Since when did the enterprise market get a sense of style? That's the first question that comes to mind when spying pureSilicon's new line of enterprise-focused storage devices, the Kage K1 USB Flash Drive and the Kage K1 SATA SSD, both of which bring a little pizazz to the storage sector. The "impossibly thing" (4.5mm) flash drive is especially funky looking and resemebles something you might see in a sci-fi flick.
LG has a need for speed, and it's not the kind that Electronic Arts or Goose or Maverick can satisfy. Instead it's OCZ's subsidiary, Indilinix, that's providing LG with a shot of adrenaline by injecting its Super Ultrabook Z300 with a fast 256GB mSATA solid state drive (SSD) based on Everest. The Z330 will ship with a 256GB SSD that will be anything but a bottleneck.
You can take off your aluminum foil deflector beanie, the bad guys aren't interested in what you have stored on your PC. That is, unless you work in the enterprise, in which case data thieves looking to swipe company secrets are a real threat. You may wish to know that Samsung's PM810 solid state drive (SSD) just attained Cryptographic Module Validation Program (CMVP) validation for conformance to the National Institute of Standards and Technologies (NIST) Federal Information Processing Standard (FIPS) 140-2 based on the drive model's heightened data security.
We like solid state drives (SSDs) because of their blazing speeds. We like SuperSpeed USB 3.0, also because of its speed. And we like external form factors for their convenience (and speed, if you happen to be a fast runner). Super Talent wanted to find out what happens when you put the three together and what the company came up with is its new Storage POD Mini, "a portable SSD that will change how you think about external storage."
Peel open an ultra-slim notebook, Ultrabook, or tablet PC and you might discover an mSATA solid state drive (SSD) tucked inside. These compact drives are much smaller than a regular 2.5-inch SSD, and should you retire your ultra-slim down the line, or otherwise run across an mSATA drive, your options for plopping them into your desktop or full size notebook are few and far between. One option, however, is an Addonics 2.5-inch flash drive kit.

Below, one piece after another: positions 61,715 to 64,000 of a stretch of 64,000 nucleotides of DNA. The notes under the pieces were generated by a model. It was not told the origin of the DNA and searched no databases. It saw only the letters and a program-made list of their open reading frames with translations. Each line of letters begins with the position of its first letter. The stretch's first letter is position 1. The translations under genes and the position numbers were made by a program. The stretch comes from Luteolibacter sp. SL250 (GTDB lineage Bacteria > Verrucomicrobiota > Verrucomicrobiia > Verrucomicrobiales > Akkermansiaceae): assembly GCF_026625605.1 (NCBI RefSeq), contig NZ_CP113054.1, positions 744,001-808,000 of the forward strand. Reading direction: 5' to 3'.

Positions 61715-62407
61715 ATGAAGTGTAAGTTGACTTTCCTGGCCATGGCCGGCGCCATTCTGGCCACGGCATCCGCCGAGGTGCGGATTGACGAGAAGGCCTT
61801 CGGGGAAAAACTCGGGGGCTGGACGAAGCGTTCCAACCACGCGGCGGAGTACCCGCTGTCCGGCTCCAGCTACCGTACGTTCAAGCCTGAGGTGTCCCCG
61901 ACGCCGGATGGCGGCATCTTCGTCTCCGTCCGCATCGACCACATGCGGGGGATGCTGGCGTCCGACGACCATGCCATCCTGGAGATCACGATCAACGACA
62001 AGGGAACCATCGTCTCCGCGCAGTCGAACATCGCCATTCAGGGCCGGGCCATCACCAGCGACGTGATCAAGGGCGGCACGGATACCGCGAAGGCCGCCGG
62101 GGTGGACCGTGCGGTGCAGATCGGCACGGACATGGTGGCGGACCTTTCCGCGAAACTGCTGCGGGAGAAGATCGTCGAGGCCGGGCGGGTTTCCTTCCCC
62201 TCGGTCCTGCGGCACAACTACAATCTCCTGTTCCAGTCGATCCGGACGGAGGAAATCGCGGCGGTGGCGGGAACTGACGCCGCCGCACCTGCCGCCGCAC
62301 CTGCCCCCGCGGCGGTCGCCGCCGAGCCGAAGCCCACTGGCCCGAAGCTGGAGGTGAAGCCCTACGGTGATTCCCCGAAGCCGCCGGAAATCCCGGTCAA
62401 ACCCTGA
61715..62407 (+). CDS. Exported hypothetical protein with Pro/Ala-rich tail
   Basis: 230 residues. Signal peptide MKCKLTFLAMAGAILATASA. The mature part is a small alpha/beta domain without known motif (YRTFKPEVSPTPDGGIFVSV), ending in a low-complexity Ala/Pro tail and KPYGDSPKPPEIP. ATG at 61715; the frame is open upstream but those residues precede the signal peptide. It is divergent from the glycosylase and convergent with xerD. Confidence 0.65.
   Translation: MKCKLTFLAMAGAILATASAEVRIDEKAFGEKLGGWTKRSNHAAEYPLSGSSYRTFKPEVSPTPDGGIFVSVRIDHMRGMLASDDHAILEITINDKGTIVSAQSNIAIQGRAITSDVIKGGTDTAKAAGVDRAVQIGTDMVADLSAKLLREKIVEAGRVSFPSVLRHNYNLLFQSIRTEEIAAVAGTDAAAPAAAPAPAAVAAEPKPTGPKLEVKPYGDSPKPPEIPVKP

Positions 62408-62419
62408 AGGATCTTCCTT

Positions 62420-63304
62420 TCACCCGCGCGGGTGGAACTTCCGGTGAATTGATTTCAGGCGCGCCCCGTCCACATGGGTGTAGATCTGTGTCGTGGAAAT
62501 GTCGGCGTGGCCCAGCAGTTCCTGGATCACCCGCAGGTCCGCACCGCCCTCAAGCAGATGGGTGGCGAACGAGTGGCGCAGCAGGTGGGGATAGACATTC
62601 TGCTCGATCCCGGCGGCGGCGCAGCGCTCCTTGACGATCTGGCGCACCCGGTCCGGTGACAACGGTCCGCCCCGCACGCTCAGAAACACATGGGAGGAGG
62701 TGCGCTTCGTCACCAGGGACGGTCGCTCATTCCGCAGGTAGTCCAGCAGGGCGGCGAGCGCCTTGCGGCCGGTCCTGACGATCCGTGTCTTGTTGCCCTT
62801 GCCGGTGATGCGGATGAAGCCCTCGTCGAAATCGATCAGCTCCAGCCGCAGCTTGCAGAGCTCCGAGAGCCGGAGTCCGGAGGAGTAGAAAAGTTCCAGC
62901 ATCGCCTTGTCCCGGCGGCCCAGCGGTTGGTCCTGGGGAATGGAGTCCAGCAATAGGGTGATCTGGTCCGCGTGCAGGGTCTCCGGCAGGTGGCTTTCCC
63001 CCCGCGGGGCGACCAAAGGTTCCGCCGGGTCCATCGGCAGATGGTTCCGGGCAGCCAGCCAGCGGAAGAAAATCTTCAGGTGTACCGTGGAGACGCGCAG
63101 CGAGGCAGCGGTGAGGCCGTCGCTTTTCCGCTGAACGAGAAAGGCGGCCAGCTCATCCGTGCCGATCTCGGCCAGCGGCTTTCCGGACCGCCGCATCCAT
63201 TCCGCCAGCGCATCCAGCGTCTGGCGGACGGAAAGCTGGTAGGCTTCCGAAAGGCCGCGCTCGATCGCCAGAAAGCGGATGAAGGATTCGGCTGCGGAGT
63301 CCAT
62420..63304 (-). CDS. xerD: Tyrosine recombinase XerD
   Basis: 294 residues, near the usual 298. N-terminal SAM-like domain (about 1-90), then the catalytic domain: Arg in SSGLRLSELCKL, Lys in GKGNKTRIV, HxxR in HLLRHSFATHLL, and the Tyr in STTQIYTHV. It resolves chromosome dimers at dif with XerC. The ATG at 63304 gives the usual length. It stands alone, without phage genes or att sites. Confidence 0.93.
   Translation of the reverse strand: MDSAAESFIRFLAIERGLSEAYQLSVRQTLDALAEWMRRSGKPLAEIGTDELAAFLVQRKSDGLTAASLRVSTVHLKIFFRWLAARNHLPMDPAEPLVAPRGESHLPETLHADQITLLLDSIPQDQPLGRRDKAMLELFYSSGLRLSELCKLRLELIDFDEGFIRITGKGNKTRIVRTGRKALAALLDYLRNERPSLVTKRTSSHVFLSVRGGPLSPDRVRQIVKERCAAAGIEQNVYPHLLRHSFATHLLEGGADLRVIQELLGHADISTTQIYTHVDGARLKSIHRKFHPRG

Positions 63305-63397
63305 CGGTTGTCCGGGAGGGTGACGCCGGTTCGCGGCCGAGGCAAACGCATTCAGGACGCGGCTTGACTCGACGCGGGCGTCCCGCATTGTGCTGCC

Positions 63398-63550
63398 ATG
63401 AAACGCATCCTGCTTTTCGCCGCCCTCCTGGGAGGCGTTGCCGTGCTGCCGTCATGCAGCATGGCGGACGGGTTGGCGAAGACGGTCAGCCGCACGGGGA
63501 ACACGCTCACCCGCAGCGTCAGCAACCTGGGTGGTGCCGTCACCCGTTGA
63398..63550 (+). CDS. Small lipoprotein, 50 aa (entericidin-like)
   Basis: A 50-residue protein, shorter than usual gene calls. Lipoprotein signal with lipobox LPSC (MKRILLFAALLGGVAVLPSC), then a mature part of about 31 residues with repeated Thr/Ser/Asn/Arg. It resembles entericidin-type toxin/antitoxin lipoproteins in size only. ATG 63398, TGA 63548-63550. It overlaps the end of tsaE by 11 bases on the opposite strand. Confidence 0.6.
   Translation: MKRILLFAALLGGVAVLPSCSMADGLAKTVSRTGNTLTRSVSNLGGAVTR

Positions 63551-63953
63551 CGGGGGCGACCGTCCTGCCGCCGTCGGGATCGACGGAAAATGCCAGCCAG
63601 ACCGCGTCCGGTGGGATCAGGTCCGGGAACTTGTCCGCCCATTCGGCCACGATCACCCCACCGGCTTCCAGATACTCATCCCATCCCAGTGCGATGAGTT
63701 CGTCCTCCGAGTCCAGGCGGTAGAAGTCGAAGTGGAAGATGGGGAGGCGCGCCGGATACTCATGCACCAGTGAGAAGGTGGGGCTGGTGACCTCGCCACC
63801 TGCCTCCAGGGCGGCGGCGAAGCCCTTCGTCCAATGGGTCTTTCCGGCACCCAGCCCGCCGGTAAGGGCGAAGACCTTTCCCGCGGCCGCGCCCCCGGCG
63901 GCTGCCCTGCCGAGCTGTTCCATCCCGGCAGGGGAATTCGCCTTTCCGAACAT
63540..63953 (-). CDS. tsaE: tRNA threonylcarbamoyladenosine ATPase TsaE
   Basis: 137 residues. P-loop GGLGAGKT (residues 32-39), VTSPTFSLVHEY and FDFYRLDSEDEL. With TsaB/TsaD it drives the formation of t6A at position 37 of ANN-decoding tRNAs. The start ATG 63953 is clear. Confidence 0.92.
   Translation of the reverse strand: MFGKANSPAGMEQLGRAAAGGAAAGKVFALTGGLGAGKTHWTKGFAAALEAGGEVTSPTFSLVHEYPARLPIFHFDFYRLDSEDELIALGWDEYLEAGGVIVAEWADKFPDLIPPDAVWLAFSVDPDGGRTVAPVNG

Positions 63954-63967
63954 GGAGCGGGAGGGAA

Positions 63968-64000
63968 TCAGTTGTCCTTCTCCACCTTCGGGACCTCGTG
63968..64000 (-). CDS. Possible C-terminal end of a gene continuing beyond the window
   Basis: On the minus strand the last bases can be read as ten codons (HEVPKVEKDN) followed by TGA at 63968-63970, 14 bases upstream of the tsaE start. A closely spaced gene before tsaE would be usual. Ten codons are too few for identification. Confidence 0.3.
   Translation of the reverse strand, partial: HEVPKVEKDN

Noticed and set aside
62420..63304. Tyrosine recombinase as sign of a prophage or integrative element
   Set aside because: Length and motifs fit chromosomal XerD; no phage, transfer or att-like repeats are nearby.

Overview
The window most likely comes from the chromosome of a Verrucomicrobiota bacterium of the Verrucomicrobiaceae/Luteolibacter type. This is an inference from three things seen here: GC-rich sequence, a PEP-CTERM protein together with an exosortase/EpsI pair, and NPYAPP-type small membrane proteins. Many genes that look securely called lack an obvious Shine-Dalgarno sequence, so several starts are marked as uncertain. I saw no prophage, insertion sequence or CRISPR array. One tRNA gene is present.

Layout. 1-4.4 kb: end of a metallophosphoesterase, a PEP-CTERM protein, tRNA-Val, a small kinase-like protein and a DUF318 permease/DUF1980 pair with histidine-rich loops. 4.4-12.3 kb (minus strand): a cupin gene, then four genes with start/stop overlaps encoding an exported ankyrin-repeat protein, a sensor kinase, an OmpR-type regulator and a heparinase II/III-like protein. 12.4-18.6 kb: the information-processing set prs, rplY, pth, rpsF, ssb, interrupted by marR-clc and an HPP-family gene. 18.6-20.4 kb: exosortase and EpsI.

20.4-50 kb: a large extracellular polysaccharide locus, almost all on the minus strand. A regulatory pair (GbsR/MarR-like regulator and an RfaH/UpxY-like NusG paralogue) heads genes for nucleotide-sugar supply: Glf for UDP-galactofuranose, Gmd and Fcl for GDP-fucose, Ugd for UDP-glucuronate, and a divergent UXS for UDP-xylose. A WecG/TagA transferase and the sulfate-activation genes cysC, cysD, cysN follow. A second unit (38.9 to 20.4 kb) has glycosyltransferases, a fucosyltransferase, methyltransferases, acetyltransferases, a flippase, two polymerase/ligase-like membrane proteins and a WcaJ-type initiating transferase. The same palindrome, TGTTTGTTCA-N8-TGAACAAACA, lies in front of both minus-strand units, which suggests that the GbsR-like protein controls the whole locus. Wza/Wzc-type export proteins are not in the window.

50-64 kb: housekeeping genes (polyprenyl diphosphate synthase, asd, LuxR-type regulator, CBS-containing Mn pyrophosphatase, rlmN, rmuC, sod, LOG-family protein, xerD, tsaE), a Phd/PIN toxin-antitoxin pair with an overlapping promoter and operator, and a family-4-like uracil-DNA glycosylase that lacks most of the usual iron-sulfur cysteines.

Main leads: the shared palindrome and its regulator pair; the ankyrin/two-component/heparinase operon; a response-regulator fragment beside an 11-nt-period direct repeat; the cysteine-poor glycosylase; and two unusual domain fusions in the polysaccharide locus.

The race is on to see who can release the first solid state drive to close the gap on hard drive pricing, only nobody seems to be in the running. Until now. OCZ is putting its Indilinx acquisition to good use by launching an Indilinx Everest-based solid state drive series, called Petrol, that's supposed to reduce SSD deployment costs by thirty percent and close in on HDD price points.
Anyone who's been around PCs for a length of time remembers when Plextor had a reputation for building top-shelf optical drives. For the most part, they were fast performing and reliable, and of course more expensive than your average bargain-bin burner. Plextor still sells optical drives, but like everyone else, the company also dabbles in solid state drives. The company's newest SSD product is the M3 Series with "True Speed" technology and a comparatively lengthy 5-year warranty.
It takes a collective effort from component makers to realize Intel's vision of what an Ultrabook should look like, and Samsung is doing its part to keep the form factor slim and sleek. The storage maker just kicked off volume production of its Mini-Serial ATA (mSATA) solid state drives (SSDs) designed for all kinds of ultra-slim notebooks, and in particular Ultrabooks.
Seagate has started shipping the second generation of its Momentus XT, a solid state hybrid drive aimed at both consumer and commercial laptop applications, and the company's fastest driver ever for personal computers, Seagate says. Like the previous generation Momentus XT, this second gen drive moves frequently accessed data to a small chunk of solid state memory for faster access.
In Greek mythology, Talos was a giant bearded man made of bronze, a human statue forged by Hephaistos and tasked with circling the island of Crete three times a day to guard it against pirates. The Talos 2 is something completely different. It's a Serial Attached SCSI (SAS) solid state drive (SSD) series built for enterprise chores, and unlike its comparatively giant 3.5-inch predecessor, OCZ's second generation Talos series is available in a compact 2.5-inch form factor.